Climate change. It’s an issue that’s been vilified, ignored, trivialized. I’ve been called – albeit not personally – delusional, a socialist, and a liar for believing that we need to take significant steps to avoid further damage. And every day when I read about a new high temperature, a new low for the Arctic ice, a new flood, I sigh deeply. Why put myself through this frustration? Why embrace an issue that engenders such fiery arguments when it may not even make a difference?
To me, preventing climate change as much as possible is a matter of justice. The poorest, most powerless people are by far the most vulnerable to its impacts. In the developing world, people who live in floodplains will suffer from erratic rains and increased water levels. The resulting floods will increase erosion, making more susceptible the next time around. Those without ready access to potable water will have to walk that much further to find it in the future. Higher temperatures create better breeding conditions for insects, leading to more diseases in overcrowded cities. All of these may further exacerbate existing ethnic and political conflicts.
In the United States and other developed countries, those with the least money and resources will be the least prepared. Farmers, who are already forced into debt, will find their planting season shift, making their yields more unpredictable. They’ll also experience more droughts, floods, and damage from insects. These conditions will cause food prices to rise, especially fresh produce, which is already very expensive for low-income families. As summer temperatures climb, elderly people without air conditioning will be more susceptible to heat stroke. And as we saw in the aftermath of Hurricane Katrina, natural disasters (which are intensified by climate change) hit those who have nowhere else to go the hardest.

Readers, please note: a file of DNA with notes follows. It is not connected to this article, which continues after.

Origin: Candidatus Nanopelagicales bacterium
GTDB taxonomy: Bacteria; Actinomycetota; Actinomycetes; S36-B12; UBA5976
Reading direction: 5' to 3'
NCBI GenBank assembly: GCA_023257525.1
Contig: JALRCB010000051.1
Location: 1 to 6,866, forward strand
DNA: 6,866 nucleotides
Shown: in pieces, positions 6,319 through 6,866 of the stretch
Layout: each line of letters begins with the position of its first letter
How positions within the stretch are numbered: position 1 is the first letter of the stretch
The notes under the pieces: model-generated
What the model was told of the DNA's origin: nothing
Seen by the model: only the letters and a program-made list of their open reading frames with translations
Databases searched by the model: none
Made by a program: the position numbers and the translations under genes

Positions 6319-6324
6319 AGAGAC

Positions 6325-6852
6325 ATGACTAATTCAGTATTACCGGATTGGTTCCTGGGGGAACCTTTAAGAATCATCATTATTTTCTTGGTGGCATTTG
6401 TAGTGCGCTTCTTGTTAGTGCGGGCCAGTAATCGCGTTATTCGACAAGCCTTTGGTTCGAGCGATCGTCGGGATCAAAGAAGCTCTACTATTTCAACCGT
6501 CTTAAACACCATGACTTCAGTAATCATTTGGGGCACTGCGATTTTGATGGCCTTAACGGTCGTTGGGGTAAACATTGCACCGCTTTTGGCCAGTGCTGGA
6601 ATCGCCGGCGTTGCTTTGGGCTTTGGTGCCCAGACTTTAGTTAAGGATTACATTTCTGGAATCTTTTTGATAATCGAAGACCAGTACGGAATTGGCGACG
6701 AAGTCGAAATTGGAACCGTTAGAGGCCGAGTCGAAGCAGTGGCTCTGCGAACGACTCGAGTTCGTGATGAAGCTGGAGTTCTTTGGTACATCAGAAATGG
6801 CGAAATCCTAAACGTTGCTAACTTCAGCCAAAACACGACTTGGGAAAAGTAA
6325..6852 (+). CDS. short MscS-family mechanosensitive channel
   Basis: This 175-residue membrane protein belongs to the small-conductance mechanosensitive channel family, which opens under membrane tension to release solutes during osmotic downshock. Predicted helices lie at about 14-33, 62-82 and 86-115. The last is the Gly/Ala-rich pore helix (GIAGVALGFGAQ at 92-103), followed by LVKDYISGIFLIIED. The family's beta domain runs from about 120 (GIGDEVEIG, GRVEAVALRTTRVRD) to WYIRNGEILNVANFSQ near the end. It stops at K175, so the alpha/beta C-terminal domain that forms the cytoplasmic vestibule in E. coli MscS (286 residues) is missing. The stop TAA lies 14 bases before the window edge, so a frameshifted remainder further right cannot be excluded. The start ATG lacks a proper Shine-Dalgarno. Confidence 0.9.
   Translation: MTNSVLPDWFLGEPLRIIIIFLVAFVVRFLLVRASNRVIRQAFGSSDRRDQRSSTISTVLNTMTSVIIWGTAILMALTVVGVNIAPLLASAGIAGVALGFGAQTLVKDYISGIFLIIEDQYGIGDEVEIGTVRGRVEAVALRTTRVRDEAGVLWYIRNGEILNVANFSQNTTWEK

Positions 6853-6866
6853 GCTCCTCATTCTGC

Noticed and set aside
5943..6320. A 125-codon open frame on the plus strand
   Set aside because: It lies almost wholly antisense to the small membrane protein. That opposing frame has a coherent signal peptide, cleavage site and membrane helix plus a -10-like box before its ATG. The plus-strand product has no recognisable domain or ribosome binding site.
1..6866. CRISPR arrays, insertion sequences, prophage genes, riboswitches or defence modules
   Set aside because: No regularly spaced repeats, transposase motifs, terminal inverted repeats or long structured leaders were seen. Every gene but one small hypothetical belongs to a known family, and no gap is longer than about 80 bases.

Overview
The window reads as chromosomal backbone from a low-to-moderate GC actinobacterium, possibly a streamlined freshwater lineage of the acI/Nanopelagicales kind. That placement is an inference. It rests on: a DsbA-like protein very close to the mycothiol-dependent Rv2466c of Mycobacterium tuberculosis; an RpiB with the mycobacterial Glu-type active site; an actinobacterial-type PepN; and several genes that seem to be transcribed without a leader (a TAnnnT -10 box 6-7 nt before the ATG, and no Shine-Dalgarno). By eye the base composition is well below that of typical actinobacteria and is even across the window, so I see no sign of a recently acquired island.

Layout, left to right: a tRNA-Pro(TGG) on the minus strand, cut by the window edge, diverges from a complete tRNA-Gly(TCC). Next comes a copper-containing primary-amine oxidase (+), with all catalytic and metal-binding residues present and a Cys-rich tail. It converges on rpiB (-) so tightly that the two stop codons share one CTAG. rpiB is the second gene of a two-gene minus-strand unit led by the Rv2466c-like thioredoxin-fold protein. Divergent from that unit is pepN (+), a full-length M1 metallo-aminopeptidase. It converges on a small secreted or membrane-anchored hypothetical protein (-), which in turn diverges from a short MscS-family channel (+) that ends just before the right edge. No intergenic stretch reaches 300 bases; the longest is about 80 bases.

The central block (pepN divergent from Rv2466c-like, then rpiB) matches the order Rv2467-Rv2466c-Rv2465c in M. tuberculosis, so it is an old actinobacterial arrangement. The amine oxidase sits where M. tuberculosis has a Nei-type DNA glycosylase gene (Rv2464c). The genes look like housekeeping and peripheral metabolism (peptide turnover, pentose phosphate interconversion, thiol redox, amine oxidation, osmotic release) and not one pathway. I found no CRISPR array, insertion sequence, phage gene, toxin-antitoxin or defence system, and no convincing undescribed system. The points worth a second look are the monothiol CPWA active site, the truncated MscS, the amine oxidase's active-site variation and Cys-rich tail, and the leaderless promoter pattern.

Beyond human social justice, there are also the environmental issues, which themselves have social justice implications. Climate is intimately tied to the ecology of a place. While some species will move from one location to another, others with very specific habitats, such as the tops of mountains or Arctic ice, will have nowhere to go. Despite all of our ecological knowledge, we don’t completely understand the incredibly complex webs that tie ecological functions and species together. It’s like removing the support pillars on a building for which you lack the blueprints. You know the building needs a certain number of pillars to stay up, but you don’t know exactly how many. The pillars are species; the building is the set of biological services we depend on, including steady water cycles and soil bacteria colonies needed for agriculture. How our ecological systems go, we go. These impacts aren’t as easy to quantify as the ones above, but likely to be far more painful in the long run (to humans, anyway).
So why care if all this is going to happen anyway? The truth is, I can’t help it. I’m one of those “sensitive” types, except instead of crying, I get angry and start yelling at the TV. That’s when Chris tells me to calm down and changes the channel. And I believe its hypocritical to care about something and not try to do something about it. So here I am, trying. It’s the least I can do.
Global Climate Change Impacts in the United States
National Academies America’s Climate Choices studies
Intergovernmental Panel on Climate Change